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House Ways and Means Committee Chairman Rep. Kevin Brady, R-Texas., speaks during an interview with The Associated Press. Photo: Susan Walsh / AP

Taxpayers will not be able to fill out a postcard-sized piece of paper to file their tax returns based on the House GOP tax plan, House Ways and Means Chairman Kevin Brady said Friday in a discussion with Politico's Anna Palmer and Jake Sherman.

Why it matters: Republicans, including President Trump, had previously been claiming a majority of Americans would be able to file on just a postcard. Other highlights:

  • One guarantee: "There's no chance of paying higher taxes," even with pass-through rates.
  • On opposition to the bill: "I think it's early" for opposition to emerge.
  • On cutting deductions for student loan interest and high medical bills: "I think we address those in a really good way." Brady referenced how the plan doubles the standard deduction and adds a new family credit.
  • On cutting deductions and exemptions, generally: The rational is, "do we want to have a tax code that may have special provisions…that you use once a year in your life…or that you use every year in your life?"
  • On whether the GOP can get Democratic support for the plan: "I hope so."
  • But he's not being unrealistic about it: "This is the challenge of a lifetime…it's going to be the process of Washington."

Moving forward: Brady spoke after revealing his mark on the House GOP tax plan Friday, which will be considered on Monday. Trump has slated Thanksgiving as the deadline to pass the bill through the House and Christmas as the deadline for the Senate.

Go deeper: What's in the House GOP tax plan ... Winners and losers of the plan

Go deeper

9 hours ago - World

Maximum pressure campaign escalates with Fakhrizadeh killing

Photo: Fars News Agency via AP

The assassination of Mohsen Fakhrizadeh, the architect of Iran’s military nuclear program, is a new height in the maximum pressure campaign led by the Trump administration and the Netanyahu government against Iran.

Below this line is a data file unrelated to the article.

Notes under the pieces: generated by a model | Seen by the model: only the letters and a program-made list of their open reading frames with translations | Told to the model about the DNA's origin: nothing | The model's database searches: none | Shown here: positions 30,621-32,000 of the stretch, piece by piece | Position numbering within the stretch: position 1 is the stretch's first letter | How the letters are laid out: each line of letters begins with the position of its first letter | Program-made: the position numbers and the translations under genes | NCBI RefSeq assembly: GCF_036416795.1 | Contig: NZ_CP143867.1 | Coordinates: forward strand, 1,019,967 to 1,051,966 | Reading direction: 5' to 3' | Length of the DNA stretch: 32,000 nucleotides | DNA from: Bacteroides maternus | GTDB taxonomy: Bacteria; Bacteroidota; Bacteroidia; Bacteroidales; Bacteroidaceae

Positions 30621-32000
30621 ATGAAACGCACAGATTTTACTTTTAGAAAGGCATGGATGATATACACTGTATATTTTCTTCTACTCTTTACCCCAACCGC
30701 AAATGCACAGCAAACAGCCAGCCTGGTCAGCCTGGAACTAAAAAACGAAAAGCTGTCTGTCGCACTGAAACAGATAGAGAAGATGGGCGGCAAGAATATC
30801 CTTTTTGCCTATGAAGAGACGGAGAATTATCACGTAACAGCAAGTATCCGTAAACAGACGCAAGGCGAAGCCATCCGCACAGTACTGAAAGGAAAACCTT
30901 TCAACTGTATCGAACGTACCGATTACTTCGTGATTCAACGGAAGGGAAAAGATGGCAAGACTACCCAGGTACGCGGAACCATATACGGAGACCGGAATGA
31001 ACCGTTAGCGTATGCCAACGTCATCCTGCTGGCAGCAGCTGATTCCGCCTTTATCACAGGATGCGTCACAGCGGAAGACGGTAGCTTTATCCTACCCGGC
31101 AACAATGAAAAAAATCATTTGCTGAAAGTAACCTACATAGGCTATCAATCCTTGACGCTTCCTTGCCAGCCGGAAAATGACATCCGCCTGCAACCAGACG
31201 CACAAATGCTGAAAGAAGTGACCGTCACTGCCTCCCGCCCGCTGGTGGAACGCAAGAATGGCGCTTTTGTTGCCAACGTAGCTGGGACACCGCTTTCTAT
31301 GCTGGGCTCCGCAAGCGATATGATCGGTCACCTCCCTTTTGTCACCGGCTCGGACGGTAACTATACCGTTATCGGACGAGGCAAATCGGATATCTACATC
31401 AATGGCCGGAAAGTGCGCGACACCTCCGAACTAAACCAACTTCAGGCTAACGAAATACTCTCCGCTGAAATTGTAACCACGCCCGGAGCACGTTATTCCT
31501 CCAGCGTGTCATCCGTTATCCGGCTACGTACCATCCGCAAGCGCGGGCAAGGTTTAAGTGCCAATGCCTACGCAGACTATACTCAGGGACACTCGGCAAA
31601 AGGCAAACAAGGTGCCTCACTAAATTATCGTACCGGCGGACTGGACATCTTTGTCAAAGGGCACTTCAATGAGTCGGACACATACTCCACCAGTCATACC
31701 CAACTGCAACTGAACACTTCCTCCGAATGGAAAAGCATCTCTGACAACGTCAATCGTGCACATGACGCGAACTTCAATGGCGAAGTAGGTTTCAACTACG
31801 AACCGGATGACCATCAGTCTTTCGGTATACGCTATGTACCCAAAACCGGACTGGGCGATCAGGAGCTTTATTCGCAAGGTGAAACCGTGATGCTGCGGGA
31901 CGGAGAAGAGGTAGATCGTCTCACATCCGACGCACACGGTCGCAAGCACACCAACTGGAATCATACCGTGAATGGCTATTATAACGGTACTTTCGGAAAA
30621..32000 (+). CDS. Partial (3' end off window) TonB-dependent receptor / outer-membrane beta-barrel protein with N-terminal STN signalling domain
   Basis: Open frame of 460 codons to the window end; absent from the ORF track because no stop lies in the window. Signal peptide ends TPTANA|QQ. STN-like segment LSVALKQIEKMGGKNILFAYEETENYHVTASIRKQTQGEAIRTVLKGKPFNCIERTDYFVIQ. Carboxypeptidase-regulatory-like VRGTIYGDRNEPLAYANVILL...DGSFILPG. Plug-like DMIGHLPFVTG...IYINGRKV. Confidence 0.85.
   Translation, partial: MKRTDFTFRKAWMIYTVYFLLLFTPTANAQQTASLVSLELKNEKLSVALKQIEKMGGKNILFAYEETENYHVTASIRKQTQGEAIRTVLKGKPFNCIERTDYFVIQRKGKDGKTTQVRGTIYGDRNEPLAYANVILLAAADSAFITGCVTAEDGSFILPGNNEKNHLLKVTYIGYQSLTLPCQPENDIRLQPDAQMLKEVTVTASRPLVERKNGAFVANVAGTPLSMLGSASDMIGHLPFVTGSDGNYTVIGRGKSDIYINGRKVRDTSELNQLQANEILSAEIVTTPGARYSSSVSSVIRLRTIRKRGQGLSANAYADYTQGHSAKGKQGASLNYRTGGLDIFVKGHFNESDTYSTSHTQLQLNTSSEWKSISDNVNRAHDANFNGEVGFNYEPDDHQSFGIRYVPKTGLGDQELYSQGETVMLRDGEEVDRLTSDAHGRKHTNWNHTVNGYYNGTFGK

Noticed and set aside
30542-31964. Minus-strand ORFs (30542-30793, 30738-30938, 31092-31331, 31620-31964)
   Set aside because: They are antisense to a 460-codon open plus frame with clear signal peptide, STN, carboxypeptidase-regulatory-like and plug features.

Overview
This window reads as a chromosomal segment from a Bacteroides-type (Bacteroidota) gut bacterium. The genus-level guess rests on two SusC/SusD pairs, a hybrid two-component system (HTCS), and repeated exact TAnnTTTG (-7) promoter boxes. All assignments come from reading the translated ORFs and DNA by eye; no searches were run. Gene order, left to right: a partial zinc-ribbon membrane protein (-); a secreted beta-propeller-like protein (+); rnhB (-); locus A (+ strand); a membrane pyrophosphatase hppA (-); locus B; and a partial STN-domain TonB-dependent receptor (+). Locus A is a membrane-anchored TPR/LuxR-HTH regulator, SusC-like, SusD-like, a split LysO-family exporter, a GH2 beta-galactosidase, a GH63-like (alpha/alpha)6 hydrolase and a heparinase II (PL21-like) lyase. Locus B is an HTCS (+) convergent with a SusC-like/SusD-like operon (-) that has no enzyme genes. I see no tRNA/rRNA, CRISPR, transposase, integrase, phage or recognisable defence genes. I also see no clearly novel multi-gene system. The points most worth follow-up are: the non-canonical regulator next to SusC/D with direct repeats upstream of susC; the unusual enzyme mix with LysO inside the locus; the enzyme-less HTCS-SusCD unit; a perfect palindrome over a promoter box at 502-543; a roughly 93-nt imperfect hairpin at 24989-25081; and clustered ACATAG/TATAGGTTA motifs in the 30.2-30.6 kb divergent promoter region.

Why it matters: It exceeds the capture of the Iranian nuclear archives by the Mossad, and the sabotage in the advanced centrifuge facility in Natanz.

Scoop: Biden weighs retired General Lloyd Austin for Pentagon chief

Lloyd Austin testifying before Congress in 2015. Photo: Chip Somodevilla/Getty Images

Joe Biden is considering retired four-star General Lloyd Austin as his nominee for defense secretary, adding him to a shortlist that includes Jeh Johnson, Tammy Duckworth and Michele Flournoy, two sources with direct knowledge of the decision-making tell Axios.

Why it matters: A nominee for Pentagon chief was noticeably absent when the president-elect rolled out his national security team Tuesday. Flournoy had been widely seen as the likely pick, but Axios is told other factors — race, experience, Biden's comfort level — have come into play.

Updated 11 hours ago - Politics & Policy

Coronavirus dashboard

Illustration: Sarah Grillo/Axios

  1. Health: WHO: AstraZeneca vaccine must be evaluated on "more than a press release."
  2. Politics: Supreme Court backs religious groups on New York COVID restrictions.
  3. World: Thailand, Philippines sign deal with AstraZeneca for vaccine.
  4. Economy: Safety nets to disappear in December Black Friday shopping across the U.S., in photosAmazon hires 1,400 workers a day throughout pandemic.
  5. Education: National standardized tests delayed until 2022.